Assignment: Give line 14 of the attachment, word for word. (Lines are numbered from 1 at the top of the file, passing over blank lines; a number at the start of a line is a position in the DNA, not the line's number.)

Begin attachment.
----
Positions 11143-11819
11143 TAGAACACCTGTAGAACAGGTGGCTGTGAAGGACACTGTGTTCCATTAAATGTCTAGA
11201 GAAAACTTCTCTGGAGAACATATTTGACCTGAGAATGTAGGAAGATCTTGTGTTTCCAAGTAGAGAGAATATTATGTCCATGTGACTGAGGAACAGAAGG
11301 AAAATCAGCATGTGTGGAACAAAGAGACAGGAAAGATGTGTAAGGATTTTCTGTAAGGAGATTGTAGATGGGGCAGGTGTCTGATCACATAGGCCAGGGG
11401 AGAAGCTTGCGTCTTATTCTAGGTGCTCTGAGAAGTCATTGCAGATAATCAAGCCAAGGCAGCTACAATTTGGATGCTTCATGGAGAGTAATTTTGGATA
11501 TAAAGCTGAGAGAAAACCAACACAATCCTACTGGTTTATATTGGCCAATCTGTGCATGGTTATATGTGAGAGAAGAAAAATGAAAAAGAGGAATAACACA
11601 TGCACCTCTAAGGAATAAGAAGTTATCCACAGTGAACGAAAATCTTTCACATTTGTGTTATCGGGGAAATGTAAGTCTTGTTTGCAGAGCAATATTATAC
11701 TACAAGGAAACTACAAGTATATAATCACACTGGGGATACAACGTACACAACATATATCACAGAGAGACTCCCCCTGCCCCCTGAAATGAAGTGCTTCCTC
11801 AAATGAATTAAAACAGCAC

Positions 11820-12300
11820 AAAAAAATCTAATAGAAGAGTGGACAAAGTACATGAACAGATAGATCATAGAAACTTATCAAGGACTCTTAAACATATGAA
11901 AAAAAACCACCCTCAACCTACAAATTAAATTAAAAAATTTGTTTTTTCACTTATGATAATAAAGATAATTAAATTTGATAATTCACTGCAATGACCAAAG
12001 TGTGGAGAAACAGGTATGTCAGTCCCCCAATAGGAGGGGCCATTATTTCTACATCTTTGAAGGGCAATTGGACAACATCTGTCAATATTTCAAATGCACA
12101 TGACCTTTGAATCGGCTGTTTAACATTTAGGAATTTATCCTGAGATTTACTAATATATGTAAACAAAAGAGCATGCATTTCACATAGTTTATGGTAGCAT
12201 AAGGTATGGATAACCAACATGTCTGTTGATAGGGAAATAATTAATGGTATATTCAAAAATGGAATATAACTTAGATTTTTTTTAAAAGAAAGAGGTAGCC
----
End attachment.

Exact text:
12101 TGACCTTTGAATCGGCTGTTTAACATTTAGGAATTTATCCTGAGATTTACTAATATATGTAAACAAAAGAGCATGCATTTCACATAGTTTATGGTAGCAT